By K.D. Norris
The people behind the counter at the Corner Record Shop, located in Grandville just over the City of Wyoming border and long known as one of Western Michigan best places to browse for used vinyl and CDs, believe every day is Record Store Day.
But that doesn’t stop them from having a big ol’ party on the annual celebration of independent record stores — this year it being Saturday, April 22 — with an annual rush day of new vinyl releases, a bunch of bands in the back room, and a party-like atmosphere for customers familiar and newbie.
A bit of advice for the newbies, however, don’t say something like “vinyl is coming back” unless you want to look like a dork.
“Record Store Day has probably gotten bigger each year, just the number of releases and the people who are aware of it, as far as the public and customers,” said Bruce Parrott, who often works behind the counter for store owner Steve Williamson. “Vinyl has always been the biggest part of this business. People say all the time ‘vinyl is coming back, vinyl is coming back’. It has never left for us.”
So while there will be new vinyl releases to be checked out at the Corner Record Shop, they will also offer up live music.
“A lot of major labels are releasing stuff on Record Store Day, specifically, and the list gets bigger each year as more record labels participating in the day and offering things up,” Parrott said. “But we will have live bands in the back room too.”
Starting at noon — doors open at 11 a.m. for those wanting first crack at new releases — there will be live music until nearly 7 p.m., with local bands and musicians on stage including, in scheduled order, The Other Brothers, Dangerville, Jake Stevens Band, Tired Blood, Oliver Draper, Nate, Devin and The Dead Frets. (For video of some of the bands set to play, visit the store’s Facebook page.)
Whether is is Record Store Day, or any day, the Corner Record Shop is a microcosm of the not-so-new resurgence of vinyl, and part of is the fountain of knowledge of the staff on the subject.
“New vinyl is better, in most cases,” Parrott said. “The majority of releases come out on what is called 180 gram vinyl, which is a thicker, heavier, sturdier vinyl. Better made than they were — there are some ’70s RCA records, when they were going Dynaflex, you could bend in half almost. The quality of stuff coming out is really good.”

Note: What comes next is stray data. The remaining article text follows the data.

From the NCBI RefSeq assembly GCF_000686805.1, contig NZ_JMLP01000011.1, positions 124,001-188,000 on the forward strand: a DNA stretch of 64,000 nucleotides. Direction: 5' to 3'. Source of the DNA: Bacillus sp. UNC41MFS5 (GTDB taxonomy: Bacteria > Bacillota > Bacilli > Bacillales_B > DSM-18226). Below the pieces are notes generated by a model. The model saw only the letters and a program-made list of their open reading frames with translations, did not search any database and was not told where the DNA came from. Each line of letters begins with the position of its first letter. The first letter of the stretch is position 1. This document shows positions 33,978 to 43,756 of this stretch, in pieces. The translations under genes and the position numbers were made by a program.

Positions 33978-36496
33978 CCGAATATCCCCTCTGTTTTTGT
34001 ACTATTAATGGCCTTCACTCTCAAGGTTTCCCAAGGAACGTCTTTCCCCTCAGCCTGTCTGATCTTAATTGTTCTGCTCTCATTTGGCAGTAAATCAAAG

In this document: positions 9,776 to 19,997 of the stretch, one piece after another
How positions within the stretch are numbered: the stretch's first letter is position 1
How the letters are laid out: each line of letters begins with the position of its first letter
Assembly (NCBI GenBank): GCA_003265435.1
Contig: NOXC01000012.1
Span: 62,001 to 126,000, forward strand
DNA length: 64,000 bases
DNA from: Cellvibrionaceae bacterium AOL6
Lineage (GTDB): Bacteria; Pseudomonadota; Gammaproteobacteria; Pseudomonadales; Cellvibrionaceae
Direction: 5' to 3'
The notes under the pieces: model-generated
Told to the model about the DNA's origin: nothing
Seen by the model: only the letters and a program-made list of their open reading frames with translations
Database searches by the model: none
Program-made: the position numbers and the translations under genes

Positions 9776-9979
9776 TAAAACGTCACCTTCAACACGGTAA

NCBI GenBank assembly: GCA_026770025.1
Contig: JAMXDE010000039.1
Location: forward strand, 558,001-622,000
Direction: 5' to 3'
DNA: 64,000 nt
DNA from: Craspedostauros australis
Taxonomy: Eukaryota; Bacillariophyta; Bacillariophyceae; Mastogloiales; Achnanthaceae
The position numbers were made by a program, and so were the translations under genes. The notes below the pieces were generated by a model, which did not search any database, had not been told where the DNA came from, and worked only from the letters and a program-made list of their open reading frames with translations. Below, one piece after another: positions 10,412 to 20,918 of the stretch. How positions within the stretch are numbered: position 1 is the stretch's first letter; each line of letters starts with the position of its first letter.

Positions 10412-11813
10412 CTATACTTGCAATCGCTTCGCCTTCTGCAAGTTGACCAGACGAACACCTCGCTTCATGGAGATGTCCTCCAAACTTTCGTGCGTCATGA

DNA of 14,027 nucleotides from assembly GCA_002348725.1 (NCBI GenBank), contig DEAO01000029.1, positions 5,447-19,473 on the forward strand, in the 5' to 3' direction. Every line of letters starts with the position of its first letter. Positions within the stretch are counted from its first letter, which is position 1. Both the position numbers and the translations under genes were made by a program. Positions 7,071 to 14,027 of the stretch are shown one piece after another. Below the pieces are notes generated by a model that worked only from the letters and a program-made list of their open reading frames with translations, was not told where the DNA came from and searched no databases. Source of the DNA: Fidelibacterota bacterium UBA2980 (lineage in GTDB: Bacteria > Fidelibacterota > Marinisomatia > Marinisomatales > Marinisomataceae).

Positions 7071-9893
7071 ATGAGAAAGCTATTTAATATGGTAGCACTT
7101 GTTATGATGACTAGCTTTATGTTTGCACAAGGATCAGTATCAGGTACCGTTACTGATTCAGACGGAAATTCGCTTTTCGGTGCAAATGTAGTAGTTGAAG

Great vinyl is coming out no matter what the genre of music, and trying to pigeonhole the genre of the store’s customers is a fool’s game.
“Just when you do that, then something, somebody changes your mind,” Parrott said. “We have a lot of shoppers of every genre. Obviously, classical listeners are getting a little older, so there is probably less of them then there are in the other genres. There is a lot of jazz people who look for new vinyl; definitely classic rock, the stuff that is getting reissued — everywhere from Prince to Led Zeppelin. We sell a lot of new vinyl of every genre.”
And, while most used vinyl (and CDs) are not all that expensive, depending on taste, rarity and how big a box set, there are exceptions.
“Just two months ago, they re-released all the George Harrison albums, every single one, those also came in a boxed set, which was $450. We sold one — one,” Parrott said. “We also have had (rare) albums that we have had priced at $400, that we put behind the wall (for protection) and sold them.”
Record Store Day started in 2008 as a way to celebrate and spread the word about the unique culture surrounding nearly 1,400 independently owned record stores in the US and thousands of similar stores internationally, according to its website. In 2008, a small list of titles was released on Record Store Day but that list has grown to include artists and labels both large and small. In 2015, 60 percent of the Record Store Day Official Release List came from independent labels and distributors.
Corner Record Shop is located at 3562 Chicago Dr SW, Grandville. For more information on events at Corner Record Shop, list them on Facebook @crs.grandville or call 616-531-6578.